Psychosis is not a diagnosis but rather a feature or episode prevalent in several mental health diagnoses. Psychotic episodes (an incidence of psychosis) can look quite different but have in common some kind of “break from reality.” These can include false beliefs (believing something has happened or is the case in spite of rational evidence to the contrary–delusions), hallucinations (most commonly auditory, particularly voices, but visual and other senses can be engaged), or thought disorder (typically highly disorganized of confused speech).
A number of non-psychiatric factors can cause psychosis, including drug use (both legal and non-legal drugs), brain tumors, epilepsy, and extreme sleep deprivation.
On the mental-health side, schizophrenia is the most common disorder featuring psychosis. Psychosis is also often associated with bi-polar disorder, particularly manic episodes. Many are less aware that psychosis can also accompany extreme episodes of depression.
Historically, psychosis is treated with anti-psychotic medications, and while this is the most common option, many who experience psychosis, as well as mental-health advocates challenge the assumption that psychiatric medications are always a necessity in treating psychotic symptoms. It is also important to note that anti-psychotic medications, including some of the newer “atypical” anti psychotic medications have serious, unpleasant side effects including intense weight gain, changes in hormones, difficulties sleeping, and hair loss.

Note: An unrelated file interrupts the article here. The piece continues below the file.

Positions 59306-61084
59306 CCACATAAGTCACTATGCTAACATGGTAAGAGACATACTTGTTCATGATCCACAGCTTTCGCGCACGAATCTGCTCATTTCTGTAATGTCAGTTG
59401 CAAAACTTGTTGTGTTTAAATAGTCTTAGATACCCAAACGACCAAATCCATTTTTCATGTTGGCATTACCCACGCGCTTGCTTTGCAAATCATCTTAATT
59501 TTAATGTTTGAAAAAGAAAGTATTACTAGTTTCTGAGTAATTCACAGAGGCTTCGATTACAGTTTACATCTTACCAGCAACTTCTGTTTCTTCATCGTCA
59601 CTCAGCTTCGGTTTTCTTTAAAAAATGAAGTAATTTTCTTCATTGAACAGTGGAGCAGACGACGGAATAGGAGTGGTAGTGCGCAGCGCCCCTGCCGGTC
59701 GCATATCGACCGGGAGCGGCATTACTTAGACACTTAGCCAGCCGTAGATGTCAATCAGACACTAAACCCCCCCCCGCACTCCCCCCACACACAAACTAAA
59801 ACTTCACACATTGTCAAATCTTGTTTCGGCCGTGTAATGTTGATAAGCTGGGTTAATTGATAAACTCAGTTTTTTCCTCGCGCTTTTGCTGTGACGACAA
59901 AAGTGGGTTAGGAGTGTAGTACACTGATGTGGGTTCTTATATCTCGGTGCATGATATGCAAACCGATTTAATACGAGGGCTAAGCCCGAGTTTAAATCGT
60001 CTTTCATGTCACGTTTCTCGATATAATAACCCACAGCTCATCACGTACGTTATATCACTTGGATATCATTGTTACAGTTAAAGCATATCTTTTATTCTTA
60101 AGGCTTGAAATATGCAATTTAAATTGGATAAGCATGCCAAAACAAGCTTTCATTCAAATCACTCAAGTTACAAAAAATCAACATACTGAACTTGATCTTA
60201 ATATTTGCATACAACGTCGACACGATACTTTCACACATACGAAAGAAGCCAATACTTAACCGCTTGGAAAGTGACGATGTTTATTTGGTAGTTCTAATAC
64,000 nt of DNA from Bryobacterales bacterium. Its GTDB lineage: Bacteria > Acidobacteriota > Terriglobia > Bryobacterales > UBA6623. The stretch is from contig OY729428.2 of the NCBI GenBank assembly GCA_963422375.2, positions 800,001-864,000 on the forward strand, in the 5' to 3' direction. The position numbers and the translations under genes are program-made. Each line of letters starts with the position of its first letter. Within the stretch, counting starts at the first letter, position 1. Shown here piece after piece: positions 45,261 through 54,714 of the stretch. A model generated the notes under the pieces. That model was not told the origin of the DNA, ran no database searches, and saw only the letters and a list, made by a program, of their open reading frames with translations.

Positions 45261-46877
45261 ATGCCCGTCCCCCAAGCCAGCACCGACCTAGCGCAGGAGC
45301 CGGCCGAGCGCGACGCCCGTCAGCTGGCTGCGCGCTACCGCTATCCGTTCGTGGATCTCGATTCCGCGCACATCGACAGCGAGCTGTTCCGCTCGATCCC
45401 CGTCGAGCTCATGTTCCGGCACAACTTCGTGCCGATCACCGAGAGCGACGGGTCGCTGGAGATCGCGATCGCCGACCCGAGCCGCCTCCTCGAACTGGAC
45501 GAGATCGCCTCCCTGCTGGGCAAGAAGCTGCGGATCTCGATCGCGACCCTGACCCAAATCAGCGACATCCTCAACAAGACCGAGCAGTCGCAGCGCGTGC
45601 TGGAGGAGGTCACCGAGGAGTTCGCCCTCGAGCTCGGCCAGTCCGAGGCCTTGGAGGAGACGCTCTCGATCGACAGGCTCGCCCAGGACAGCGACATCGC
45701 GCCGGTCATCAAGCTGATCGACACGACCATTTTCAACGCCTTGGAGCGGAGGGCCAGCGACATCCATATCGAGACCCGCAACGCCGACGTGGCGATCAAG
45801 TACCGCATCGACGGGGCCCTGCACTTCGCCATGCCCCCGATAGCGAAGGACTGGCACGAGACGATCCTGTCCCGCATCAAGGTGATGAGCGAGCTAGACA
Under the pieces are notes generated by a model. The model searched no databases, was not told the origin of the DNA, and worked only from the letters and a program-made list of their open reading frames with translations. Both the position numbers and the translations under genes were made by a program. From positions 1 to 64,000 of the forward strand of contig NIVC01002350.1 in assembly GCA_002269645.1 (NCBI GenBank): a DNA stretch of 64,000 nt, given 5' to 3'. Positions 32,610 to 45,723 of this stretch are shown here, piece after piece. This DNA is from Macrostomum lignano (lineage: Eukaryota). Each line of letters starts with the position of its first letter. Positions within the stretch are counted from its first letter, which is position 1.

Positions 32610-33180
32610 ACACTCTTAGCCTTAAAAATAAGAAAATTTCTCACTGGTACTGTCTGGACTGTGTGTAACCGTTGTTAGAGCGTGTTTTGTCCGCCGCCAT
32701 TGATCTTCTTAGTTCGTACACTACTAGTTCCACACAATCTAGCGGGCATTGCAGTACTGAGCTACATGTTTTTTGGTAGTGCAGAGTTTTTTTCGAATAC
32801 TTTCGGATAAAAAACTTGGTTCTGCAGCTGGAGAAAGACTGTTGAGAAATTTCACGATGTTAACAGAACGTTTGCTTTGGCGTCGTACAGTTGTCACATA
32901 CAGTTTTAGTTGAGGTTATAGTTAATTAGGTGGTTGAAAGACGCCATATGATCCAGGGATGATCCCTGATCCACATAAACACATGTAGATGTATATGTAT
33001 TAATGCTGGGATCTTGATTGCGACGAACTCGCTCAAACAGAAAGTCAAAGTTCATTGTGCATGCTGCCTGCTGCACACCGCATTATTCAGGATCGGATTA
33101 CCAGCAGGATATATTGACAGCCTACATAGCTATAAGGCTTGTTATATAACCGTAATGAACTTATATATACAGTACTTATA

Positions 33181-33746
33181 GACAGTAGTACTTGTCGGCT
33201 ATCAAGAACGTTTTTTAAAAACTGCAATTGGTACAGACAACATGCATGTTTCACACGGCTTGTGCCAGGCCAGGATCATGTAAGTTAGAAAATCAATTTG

While most people who suffer from psychotic symptoms choose to take medication and endure these side effects rather than endure the symptoms of their psychosis, it is important that individuals in this predicament be given autonomy whenever possible and supported through guidance and advocacy in their work with their psychiatrist or psychiatric nurse practitioner.
The common position among psychotherapists is that individuals who experience psychosis are not good candidates for talk therapy because their condition interferes with their ability to make use of the therapeutic work. In short, therapists typically believe that individuals with psychosis are “too crazy” to benefit from an activity designed to support them in creating their lives. While I do not believe that every person can benefit from therapy, I do not advocate a position that an entire class of people cannot. In many cases, individuals with occasional or chronic psychosis are able to gain help in therapy in building their lives, with all of the challenges in those lives, including psychosis.